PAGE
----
UNITED NATIONS, Aug. 31 (Xinhua) -- UN inspectors have conducted "a wide range of fact-finding activities" at a site outside the Syrian capital of Damascus, where alleged chemical weapons attacks killed hundreds of people, a UN spokesman said here Saturday.
However, there could be no report on whether banned poison gas had been used until laboratory tests are completed, UN spokesman Martin Nesirky said when briefing the press on a meeting between UN Secretary-General Ban Ki-moon and Angela Kane, the UN high representative for disarmament affairs who just returned from Damascus.
Nesirky vehemently rejected suggestions that the departure of UN inspectors from Syria on Saturday somehow opened a window for U. S. military strikes.
"I have seen all kinds of reporting suggesting that the departure of the chemical weapons team somehow opens a window for military action of some kind," he said during the unusual Saturday meeting with reporters.
"Frankly, that's grotesque, and it's also an affront to the more than 1,000 staff, UN staff, who are on the ground in Syria delivering humanitarian aid and who will continue to deliver critical aid," he said.
"Of course, it would be only prudent to look at the composition of the team, that 1,000 plus, to see who is most critical to the work that is being done," the spokesman added, indicating a possible adjustment of the total number of staff in the war-torn country through the withdrawal of some international staff, at least.
Kane, who was sent to Syria to negotiate a UN probe into the alleged Aug. 21 chemical attack, told the UN chief on Saturday morning that "the (UN) Mission was able to conduct a wide range of fact-finding activities" in an alleged chemical attack site in the Damascus suburb, Nesirky said.
The UN inspectors have taken the samples to The Hague and will be moved to two laboratories in Europe, Nesirky said.
The UN fact-finding group, created by Ban in March at the request of the Syrian government, has a mandate to establish only whether chemical weapons were used, but not who used them.
The spokesman vowed that the UN inspectors will conduct " impartial and credible" assessments on whether chemical weapons were used in the Syrian conflict, which has been going on for 29 months.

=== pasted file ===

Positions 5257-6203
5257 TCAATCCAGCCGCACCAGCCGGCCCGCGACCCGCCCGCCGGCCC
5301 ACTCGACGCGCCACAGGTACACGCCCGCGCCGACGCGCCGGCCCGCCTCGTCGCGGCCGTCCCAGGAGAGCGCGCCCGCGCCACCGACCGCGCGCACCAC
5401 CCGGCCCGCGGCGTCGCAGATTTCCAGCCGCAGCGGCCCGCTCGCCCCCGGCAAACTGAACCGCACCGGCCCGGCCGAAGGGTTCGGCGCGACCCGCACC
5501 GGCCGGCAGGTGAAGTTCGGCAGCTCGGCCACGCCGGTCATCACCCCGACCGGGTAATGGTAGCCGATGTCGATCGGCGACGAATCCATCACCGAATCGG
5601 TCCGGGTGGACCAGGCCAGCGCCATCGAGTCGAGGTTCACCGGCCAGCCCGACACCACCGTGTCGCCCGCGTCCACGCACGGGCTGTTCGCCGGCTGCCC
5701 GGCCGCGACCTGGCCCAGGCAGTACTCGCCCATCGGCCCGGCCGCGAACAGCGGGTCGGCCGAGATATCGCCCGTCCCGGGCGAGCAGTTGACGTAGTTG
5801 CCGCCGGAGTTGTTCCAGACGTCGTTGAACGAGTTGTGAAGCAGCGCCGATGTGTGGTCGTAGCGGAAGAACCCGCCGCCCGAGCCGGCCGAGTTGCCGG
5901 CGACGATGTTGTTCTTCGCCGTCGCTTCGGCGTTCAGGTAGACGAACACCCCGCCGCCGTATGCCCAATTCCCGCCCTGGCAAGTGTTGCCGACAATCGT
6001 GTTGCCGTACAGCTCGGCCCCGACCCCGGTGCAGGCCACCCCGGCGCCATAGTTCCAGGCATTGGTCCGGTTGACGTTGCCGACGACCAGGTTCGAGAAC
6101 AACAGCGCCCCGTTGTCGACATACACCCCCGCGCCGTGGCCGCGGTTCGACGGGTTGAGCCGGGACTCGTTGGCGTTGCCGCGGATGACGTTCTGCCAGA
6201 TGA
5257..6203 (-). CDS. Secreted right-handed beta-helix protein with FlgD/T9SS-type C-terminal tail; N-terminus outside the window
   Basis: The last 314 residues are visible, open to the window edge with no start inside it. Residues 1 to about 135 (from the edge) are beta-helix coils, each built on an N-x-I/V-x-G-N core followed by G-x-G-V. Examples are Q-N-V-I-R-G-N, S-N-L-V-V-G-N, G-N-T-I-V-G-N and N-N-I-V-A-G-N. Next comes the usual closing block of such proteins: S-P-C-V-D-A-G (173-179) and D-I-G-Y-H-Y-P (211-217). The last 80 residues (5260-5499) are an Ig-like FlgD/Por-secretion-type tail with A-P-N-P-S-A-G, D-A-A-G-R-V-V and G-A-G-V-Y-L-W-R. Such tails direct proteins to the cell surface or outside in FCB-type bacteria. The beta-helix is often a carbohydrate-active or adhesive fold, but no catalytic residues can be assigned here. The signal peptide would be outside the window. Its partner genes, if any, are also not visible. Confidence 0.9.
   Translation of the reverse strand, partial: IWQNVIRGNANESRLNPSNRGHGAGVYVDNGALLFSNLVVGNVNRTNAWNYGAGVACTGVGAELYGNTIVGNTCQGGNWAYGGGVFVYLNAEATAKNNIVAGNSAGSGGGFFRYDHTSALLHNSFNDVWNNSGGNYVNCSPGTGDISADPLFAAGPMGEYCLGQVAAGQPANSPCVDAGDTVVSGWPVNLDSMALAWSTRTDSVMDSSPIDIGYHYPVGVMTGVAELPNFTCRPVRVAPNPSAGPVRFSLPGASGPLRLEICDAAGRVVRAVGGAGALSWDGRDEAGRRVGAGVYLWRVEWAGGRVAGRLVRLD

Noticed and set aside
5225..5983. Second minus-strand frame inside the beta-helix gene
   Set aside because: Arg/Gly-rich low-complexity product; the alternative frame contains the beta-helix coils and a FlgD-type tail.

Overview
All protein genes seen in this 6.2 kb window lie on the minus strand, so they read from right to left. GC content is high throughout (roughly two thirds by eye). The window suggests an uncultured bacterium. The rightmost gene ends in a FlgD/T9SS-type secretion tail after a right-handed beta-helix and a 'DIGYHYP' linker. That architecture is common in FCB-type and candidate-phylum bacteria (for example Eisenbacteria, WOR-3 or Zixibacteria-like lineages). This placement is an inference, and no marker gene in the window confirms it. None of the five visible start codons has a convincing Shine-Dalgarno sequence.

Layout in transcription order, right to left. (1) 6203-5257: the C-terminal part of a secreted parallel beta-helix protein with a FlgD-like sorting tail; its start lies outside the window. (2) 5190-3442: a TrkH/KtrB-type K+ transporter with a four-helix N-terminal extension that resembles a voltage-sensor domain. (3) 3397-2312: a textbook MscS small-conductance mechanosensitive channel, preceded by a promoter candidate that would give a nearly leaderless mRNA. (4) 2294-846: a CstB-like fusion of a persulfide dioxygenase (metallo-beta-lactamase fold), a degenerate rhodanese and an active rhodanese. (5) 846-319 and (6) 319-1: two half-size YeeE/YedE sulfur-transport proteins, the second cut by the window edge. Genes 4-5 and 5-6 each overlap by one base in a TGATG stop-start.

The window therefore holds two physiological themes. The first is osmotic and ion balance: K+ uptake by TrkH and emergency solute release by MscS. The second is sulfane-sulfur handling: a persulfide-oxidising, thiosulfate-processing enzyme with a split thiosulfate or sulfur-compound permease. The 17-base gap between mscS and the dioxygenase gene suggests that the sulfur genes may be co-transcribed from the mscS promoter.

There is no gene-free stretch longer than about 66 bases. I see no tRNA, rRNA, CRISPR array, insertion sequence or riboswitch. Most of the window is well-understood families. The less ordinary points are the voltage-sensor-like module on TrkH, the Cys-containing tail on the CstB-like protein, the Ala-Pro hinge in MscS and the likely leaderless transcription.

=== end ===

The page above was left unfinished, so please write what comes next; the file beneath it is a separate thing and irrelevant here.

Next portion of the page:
Ban got reassurance from Kane that "whatever can be done to speed up the process (of analyzing evidence gathered in Syria) is being done" now that the UN chemical weapons team has returned to the Netherlands, he said.
When the UN experts completed their samples study, the UN chief would share the information with UN member states and the UN Security Council, he said.
Nesirky, however, refused to give a timeline when the chemical weapons team will complete its final report.
He said that would only come after all its interviews with alleged chemical attack victims and witnesses have been translated and results of laboratory tests on sample evidence completed, collated and evaluated.
He also refused to be drawn on whether Ban had asked Barack Obama to refrain from military action, saying repeatedly that, " The secretary-general has underscored the importance of the UN Charter" in recent conversations with the U.S. president.
The UN Charter says in Article 2 that, "All members shall refrain in their international relations from the threat of or use of force against the territorial integrity or political independence of any state or in any other manner consistent with the Purposes of the United Nations."
Ban also talked Saturday morning over the phone with Ake Sellstrom, a Swedish specialist who is head of the UN group of about 10 inspectors, shortly after they arrived in the Netherlands, said the spokesman.
Sellstrom would brief the secretary-general on the work of his team on Sunday, Nesirky said.
Less than 90 minutes after the briefing, Obama said at the White House that he has decided to take military action to punish the Syrian government but will first seek authorization from Congress, which is not due to return to town for more than a week.
The UN Security Council, the main body to authorize military action, has been divided over Syria, with Russia openly opposing the possible U.S. military strikes over the alleged use of chemical weapons in the nation's conflict.